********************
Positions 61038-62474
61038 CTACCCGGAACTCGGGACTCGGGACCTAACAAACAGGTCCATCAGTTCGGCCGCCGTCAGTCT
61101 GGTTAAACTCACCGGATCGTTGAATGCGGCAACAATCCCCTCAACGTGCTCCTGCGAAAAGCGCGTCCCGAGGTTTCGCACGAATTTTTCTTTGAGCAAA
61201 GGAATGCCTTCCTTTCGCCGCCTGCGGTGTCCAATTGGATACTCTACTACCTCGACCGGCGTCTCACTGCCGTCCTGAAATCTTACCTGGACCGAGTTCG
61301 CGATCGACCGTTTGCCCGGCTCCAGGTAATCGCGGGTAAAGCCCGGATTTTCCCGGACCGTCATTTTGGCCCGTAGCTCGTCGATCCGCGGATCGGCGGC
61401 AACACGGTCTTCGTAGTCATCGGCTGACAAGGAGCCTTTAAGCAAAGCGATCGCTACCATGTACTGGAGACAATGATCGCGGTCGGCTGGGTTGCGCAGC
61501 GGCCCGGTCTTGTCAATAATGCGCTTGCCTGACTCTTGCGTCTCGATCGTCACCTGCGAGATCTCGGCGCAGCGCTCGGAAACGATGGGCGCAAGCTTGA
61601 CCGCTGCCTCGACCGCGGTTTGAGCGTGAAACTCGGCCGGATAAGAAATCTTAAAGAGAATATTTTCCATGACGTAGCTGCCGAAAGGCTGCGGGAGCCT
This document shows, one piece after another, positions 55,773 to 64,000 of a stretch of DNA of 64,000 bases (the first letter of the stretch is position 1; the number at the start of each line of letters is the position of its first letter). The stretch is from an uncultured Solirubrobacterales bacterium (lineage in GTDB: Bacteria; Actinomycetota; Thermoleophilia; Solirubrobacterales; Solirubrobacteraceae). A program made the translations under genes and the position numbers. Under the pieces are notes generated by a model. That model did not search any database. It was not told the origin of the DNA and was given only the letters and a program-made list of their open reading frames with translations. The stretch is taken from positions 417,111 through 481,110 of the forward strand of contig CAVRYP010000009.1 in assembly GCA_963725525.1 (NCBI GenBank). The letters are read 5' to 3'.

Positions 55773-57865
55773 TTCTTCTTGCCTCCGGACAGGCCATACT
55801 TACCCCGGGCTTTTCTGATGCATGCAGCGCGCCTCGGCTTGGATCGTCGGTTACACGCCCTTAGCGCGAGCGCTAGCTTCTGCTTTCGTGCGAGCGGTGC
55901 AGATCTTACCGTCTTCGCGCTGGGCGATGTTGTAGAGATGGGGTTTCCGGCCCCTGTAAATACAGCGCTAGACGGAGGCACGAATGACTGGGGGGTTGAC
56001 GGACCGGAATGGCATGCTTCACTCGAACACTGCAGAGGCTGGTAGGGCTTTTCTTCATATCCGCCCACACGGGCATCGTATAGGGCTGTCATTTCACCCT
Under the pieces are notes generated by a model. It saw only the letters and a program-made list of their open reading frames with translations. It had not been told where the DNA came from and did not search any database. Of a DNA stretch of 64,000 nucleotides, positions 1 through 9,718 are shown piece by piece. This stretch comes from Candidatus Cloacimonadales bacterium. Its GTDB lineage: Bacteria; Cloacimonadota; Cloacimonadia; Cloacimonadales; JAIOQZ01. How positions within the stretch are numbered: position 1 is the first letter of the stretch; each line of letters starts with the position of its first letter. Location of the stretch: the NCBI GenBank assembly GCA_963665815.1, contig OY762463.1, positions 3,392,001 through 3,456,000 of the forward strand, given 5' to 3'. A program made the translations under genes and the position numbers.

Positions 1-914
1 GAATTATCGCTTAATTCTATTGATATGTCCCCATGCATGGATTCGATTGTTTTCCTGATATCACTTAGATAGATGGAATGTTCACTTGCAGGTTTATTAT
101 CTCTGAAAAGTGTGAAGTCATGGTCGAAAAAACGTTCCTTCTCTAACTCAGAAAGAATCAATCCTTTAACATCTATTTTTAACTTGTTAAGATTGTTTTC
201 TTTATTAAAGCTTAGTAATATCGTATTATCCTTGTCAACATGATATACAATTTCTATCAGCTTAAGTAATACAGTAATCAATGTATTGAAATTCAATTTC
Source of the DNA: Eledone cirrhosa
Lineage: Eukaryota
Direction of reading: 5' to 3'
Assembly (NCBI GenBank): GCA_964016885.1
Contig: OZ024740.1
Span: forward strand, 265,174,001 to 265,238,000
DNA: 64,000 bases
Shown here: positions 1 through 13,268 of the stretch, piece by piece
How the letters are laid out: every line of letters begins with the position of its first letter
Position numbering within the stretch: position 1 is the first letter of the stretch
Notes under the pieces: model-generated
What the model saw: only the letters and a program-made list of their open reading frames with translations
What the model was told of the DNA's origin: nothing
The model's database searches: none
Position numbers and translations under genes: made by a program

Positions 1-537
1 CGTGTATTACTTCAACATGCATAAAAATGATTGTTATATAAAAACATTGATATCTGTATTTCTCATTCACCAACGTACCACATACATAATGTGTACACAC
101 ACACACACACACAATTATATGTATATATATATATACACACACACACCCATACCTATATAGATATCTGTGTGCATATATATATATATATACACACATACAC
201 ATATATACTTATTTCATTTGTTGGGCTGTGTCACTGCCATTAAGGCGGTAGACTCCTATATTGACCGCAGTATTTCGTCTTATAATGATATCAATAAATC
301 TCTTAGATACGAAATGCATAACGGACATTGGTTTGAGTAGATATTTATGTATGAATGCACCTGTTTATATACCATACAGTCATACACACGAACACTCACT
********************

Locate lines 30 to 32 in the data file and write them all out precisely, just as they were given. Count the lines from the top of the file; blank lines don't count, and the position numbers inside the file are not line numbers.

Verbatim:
Notes under the pieces: model-generated
What the model saw: only the letters and a program-made list of their open reading frames with translations
What the model was told of the DNA's origin: nothing